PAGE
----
85. The first work on the foundations will be putting in the footings.

Superintendence Of Foundation Work 10047

Fig. 46.

Superintendence Of Foundation Work 10048

Fig. 47.

If the footings are of concrete, an inspector should be put on the work to stay during the entire working hours, and see that every batch of concrete is mixed in exactly the proportion specified, and that the aggregates are broken to the proper size and the cement all of the same brand and in good condition. There is no building operation that can be more easily "skimped" without detection than the making of concrete, and the only way by which the architect can be sure that his specifications have been strictly followed is by keeping a reliable representative constantly on the ground. The inspector should also see that the concrete is put in to the full thickness shown on the drawings, and that it is leveled and tamped every 6 inches in depth.

Should water be encountered in the trenches, it should be collected in a shallow hole and removed by a pump or drain, as explained in Section 31. Very often, when the foundation rests on the top of a ledge, underlying gravel or clay, running water will be encountered in the trenches in too great a volume to be readily removed. In such a case, the flow of the water should be intercepted by a drain and cesspool, and a tight drain carried from the latter to a sewer or to a dry well below the foundation of the building.

Concrete footings for piers not more, than 4 or 5 feet square may be built, where there is running water, by making large bags of oiled cotton and sinking them in the pit, filling the concrete into them immediately. The water will probably rise around the bag, but if the latter keeps the water away from the concrete until the cement has had time to set, it will have answered its purpose. Water does not injure concrete, or mortar made of cement, after it has begun to harden, but if freshly-mixed concrete is thrown into water the water separates the cement from the sand and aggregates, the cement mixing with the water and floating away, while the sand and stone drops to the bottom. For this reason concrete should never be thrown into trenches containing water.

86. If the footings are of stone the presence of water does not do as much harm, provided the water can be drained so as not to attain a greater depth than 3 or 4 inches. Sometimes the bottom of the wall is used as a drain for collecting the seepage water, and the trench is partially filled with stones laid without mortar, as explained in Section 10.

For heavy buildings, however, the footings should be solidly bedded in cement mortar when the trenches are reasonably dry, and when this is not the case, in sand or fine gravel. An irregular footing stone can often be bedded more solidly by piling fine sand around it and then washing the sand under the stone with water, than it can in cement mortar. The former method, however, takes more time, and would seldom be employed where mortar could be used as well.

As stated in Section 72, too much care cannot be bestowed upon the footing courses of any building, and there is no portion of the building that needs closer inspection than the footings and foundation.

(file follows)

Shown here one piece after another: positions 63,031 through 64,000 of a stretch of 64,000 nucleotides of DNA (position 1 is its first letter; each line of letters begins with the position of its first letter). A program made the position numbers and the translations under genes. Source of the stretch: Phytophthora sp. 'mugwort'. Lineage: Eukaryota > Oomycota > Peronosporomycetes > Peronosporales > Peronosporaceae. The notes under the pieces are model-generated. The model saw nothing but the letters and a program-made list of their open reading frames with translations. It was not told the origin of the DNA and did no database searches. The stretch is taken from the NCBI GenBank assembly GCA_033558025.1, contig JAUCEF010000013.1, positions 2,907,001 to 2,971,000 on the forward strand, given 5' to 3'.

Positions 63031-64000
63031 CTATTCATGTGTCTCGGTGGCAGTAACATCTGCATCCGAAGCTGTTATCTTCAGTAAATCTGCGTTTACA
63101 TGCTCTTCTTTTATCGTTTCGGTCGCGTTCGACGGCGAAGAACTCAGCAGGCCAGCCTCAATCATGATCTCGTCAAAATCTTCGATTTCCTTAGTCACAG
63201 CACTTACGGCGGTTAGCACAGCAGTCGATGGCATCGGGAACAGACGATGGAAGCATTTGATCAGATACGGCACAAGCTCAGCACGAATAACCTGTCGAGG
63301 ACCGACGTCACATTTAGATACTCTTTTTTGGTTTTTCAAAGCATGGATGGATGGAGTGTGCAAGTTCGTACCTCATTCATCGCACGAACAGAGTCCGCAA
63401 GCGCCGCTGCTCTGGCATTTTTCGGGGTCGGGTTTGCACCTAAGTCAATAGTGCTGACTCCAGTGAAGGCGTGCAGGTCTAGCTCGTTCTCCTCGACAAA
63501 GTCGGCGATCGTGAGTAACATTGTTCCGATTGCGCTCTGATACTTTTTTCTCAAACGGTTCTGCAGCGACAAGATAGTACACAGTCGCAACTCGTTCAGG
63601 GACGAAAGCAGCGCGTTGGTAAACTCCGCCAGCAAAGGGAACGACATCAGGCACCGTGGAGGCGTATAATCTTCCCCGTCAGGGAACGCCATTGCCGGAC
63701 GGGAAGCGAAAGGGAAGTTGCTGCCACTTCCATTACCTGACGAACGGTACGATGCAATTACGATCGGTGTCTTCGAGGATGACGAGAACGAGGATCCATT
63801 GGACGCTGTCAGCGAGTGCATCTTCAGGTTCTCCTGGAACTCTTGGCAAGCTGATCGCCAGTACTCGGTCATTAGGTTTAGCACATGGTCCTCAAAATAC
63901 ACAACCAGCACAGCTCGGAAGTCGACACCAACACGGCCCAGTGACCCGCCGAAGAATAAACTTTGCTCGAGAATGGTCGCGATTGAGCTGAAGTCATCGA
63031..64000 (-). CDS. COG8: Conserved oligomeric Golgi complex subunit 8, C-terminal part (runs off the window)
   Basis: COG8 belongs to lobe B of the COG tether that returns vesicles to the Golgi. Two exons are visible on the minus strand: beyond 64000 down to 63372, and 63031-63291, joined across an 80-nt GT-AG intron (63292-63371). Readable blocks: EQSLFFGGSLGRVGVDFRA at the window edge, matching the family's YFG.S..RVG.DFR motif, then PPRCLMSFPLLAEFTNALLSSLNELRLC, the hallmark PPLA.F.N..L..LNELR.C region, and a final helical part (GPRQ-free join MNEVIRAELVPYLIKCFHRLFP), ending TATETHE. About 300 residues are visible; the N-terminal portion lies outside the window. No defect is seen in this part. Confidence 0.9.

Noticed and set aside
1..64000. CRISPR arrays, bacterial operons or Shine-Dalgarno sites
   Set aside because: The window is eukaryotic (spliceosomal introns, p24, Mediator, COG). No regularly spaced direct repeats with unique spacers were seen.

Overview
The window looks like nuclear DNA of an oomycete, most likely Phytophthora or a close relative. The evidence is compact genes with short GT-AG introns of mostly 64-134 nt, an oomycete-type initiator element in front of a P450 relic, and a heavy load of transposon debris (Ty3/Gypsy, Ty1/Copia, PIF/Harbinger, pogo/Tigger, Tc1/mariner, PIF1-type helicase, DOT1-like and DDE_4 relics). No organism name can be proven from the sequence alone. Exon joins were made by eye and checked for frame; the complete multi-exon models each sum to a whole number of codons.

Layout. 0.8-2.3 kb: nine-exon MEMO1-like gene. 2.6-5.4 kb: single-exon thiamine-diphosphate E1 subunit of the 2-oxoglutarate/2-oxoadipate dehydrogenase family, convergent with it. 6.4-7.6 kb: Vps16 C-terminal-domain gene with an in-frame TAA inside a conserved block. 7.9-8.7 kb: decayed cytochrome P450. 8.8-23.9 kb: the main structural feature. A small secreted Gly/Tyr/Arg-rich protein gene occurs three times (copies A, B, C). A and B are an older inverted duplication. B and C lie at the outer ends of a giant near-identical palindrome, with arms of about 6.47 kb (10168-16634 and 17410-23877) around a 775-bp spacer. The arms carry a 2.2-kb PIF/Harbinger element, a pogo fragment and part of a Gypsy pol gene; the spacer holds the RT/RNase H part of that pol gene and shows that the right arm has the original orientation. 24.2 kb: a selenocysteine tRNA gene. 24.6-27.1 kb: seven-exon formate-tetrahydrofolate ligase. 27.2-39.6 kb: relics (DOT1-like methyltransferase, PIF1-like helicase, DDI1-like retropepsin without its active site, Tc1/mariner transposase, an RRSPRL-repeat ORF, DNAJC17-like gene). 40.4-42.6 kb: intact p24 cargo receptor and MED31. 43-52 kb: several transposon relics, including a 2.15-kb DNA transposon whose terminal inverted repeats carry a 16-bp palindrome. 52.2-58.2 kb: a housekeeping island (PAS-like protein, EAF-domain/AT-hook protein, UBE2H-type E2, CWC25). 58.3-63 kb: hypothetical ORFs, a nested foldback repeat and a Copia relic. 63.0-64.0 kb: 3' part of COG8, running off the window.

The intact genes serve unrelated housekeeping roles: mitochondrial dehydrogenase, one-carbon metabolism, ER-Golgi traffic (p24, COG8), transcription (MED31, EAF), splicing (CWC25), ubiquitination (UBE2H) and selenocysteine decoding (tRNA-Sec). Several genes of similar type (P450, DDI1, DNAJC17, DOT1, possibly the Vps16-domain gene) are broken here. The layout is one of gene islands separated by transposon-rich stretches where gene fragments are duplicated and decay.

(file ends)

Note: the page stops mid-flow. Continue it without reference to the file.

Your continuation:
Before the masons commence actual operations the architect should inspect all materials that have been delivered, to see that they are of the kind and quality specified.

The mortar, together with the sand, cement or lime, should be particularly examined, to see that the mortar has the proper proportions of cement or lime, and is well worked; that the cement or lime is fresh and all of the kind or brand specified; and that the sand is clean and sharp. The building of the foundation wall should also be carefully watched to see that the wall is well tied together with plenty of three-quarter and through bond stones, and that the inside is solidly filled with stone and mortar.

The superintendent must also examine the wall occasionally to see that it is built straight and plumb, and that the general bed of the courses is horizontal.

When inspecting stonework already built, but which has not had time for the mortar to harden, a light steel rod, about 3/16 inch in diameter and 4 or 5 feet long, will be found useful. If the rod can be pushed down into the centre of the wall more than 18 inches or 2 feet in any place it shows that the stones have not been lapped over each other, and if this can be done in several places the inspector should order the wall taken down and rebuilt. The rod will also indicate to a considerable extent whether or not the stones in the centre of the wall have been well bedded, as if they have not they will rock or tip when struck with the rod.

The inspection of a foundation wall cannot be too thorough, as there is nothing that causes an architect so much trouble as to have settlements in the foundations of his buildings.

87. Filling in

In buildings where the cellar floor is 6 feet or more below the ground level the trenches behind the walls should not be filled in until the floor joists are on and the wall built 6 feet or more above them, or until the walls are solidly braced with heavy timbers, otherwise the wall may be sprung by the pressure of loose dirt. In heavy clay soils it is a good idea to fill in back of the wall with coarse gravel, stone spalls and sand, as frost will not "heave" them as it does clay.

Holes for Soil and Supply Pipes. - In thick walls, and when built of heavy stone, the architect should locate the position of the soil and supply pipes, and see that openings are left in the proper places for the pipes to pass through the wall.